Maggie asks, “Is there a way to build a custom data-driven attribution model to include social impressions (Facebook / Instagram) data?”
There are a couple of different ways of handling this. Both require machine learning, but both are very possible and something that I’ve done for Trust Insights customers very recently. You’re either going to be looking at Markov chain modeling if you have the data flowing into GA, or something like gradient boosting machines if you have very high resolution data. Watch the video for more and an example.
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What follows is an AI-generated transcript. The transcript may contain errors and is not a substitute for watching the video.
In today’s episode, Maggie asks, Is there a way to build a custom data driven attribution model to include social impressions such as Facebook and Instagram data? Yes, there’s always a way.
There are a couple of different ways of handling this particular situation where you want to deal with traffic from social, both require machine learning, and both very possible and something that actually I’ve done very, very recently for a couple of Trusted Sites customers.
Let’s look first at the traffic based one.
Because that one is, I think, probably the best overall blend of social and Google Analytics data.
Google Analytics gives you path information in their multi channel funnels API, which is how people interact with your company, on outside sources before they come to your website.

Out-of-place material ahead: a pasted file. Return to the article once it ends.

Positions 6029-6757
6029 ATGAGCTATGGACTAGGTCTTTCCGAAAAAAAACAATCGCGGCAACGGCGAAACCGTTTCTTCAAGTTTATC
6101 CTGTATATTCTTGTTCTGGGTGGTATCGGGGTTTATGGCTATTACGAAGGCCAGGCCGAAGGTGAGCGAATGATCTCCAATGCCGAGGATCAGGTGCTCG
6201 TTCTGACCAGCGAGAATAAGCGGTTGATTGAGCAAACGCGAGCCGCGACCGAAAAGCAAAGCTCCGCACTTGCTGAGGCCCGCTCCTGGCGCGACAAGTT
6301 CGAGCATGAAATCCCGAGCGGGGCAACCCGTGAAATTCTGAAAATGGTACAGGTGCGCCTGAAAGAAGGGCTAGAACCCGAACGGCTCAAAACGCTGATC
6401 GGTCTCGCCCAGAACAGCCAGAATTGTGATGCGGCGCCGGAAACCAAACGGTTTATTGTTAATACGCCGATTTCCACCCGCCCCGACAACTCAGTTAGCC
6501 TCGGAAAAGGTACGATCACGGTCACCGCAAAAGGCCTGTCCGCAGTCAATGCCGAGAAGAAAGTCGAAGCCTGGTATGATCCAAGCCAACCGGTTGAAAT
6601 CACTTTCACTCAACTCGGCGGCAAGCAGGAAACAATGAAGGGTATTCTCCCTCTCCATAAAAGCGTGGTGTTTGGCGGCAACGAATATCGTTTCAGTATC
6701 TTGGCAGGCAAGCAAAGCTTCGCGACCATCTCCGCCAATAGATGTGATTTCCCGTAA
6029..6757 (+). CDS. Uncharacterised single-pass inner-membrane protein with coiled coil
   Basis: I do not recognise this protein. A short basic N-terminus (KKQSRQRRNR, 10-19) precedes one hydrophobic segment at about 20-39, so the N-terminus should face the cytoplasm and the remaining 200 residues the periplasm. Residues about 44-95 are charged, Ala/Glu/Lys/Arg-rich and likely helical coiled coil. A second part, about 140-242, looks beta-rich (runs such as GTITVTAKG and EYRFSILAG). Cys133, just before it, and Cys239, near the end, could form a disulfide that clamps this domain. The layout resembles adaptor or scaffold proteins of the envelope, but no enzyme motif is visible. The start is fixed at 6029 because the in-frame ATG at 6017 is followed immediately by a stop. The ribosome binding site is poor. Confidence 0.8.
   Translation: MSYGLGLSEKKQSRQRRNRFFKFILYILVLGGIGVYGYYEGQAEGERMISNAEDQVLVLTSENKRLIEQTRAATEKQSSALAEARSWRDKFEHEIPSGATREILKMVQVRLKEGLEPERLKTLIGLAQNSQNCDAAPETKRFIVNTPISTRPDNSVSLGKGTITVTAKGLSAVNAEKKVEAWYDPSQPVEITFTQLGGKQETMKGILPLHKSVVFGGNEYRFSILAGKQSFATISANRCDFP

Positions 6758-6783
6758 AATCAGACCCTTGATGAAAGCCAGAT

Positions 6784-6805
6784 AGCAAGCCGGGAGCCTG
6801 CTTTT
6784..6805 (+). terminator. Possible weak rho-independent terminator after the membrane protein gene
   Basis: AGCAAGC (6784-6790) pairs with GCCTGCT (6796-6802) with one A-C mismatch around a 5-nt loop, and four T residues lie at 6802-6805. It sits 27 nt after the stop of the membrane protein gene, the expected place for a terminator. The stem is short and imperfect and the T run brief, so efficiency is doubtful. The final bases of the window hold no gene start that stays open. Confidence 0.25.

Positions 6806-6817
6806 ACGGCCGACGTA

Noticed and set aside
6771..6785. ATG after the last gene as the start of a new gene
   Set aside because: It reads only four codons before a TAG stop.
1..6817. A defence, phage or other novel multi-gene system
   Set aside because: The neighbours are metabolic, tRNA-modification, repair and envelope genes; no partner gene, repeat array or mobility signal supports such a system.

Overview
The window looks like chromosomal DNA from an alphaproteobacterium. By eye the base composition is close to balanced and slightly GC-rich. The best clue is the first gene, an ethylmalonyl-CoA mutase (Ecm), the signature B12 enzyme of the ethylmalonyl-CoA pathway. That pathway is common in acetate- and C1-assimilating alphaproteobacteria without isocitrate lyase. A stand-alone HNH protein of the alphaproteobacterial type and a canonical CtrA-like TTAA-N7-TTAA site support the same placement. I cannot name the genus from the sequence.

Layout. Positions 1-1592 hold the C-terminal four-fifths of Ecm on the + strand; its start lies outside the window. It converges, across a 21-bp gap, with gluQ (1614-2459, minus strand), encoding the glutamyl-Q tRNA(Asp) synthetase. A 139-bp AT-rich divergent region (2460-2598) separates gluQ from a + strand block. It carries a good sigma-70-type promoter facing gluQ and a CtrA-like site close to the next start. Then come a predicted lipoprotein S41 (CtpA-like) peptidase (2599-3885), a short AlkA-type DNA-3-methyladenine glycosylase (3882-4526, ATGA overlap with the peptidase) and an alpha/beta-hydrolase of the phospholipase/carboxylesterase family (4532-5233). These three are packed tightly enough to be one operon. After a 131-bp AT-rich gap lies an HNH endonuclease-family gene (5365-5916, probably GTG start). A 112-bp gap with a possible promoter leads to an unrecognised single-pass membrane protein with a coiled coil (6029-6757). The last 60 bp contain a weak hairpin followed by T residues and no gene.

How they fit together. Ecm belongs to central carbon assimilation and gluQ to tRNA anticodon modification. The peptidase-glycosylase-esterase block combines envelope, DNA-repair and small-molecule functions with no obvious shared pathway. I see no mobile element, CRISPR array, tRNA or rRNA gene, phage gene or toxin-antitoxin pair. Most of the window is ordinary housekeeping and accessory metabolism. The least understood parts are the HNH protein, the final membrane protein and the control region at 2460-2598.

So for example, if they view a Facebook post, and then they click on it, and then they view an Instagram post, they click on that and they view an Email Click on that you would see in the API and the data, you know, Facebook, Instagram, email, right as the chain of evidence that leads to a conversion or doesn’t.
Now, there’s a machine learning technique called Markov chain modeling that you can use to pull apart those paths and re sequence them.
Understand which paths lead to conversion, which ones don’t, and then what the differences are.
So in that same example, Facebook, Instagram email, let’s say that leads to a conversion.
And then you have Instagram email, as a different one, no conversion.
In that very, very simple example, you could see by taking Facebook out the conversion fell apart.
So if you do this, while you have a machine to this, thousands or millions of times with all the conversion data in your analytics instance, you can then apply waiting to say, guess what facebook, facebook matters, because you know, in 87% of conversions that didn’t have Facebook, they fell apart.
So that’s the traffic based one.
And what I do is, I take that data, and then I condense it down something a little orange tablets actually bring this up here.
So this is an example of a digital customer journey analysis, which is what a Markov chain model is, by source and medium, from top to bottom, and from left to right is the order in which people do things because again, same back to the early example, Facebook, Instagram, email, Facebook’s at the beginning of the journey, Instagram in the middle email at the end for that conversion.
So if you just essentially tally up those conversion pathways, you get this chart where you see here, impact BND is is 8.6 of our conversions, percent of our conversions are begin there.
Same with LinkedIn.
Same with Facebook, then, right at the end of the Western US Google organic search, that’s a big chunk 27% is actually relatively healthy, because anything over like 15 years, you’re in danger of being too vulnerable on one channel.
The all the engagement channels in the last half of the last of the journey, you see email, social, Twitter, things like that.
So this is one way of sequencing that data in order to get at how different social channels play into attribution.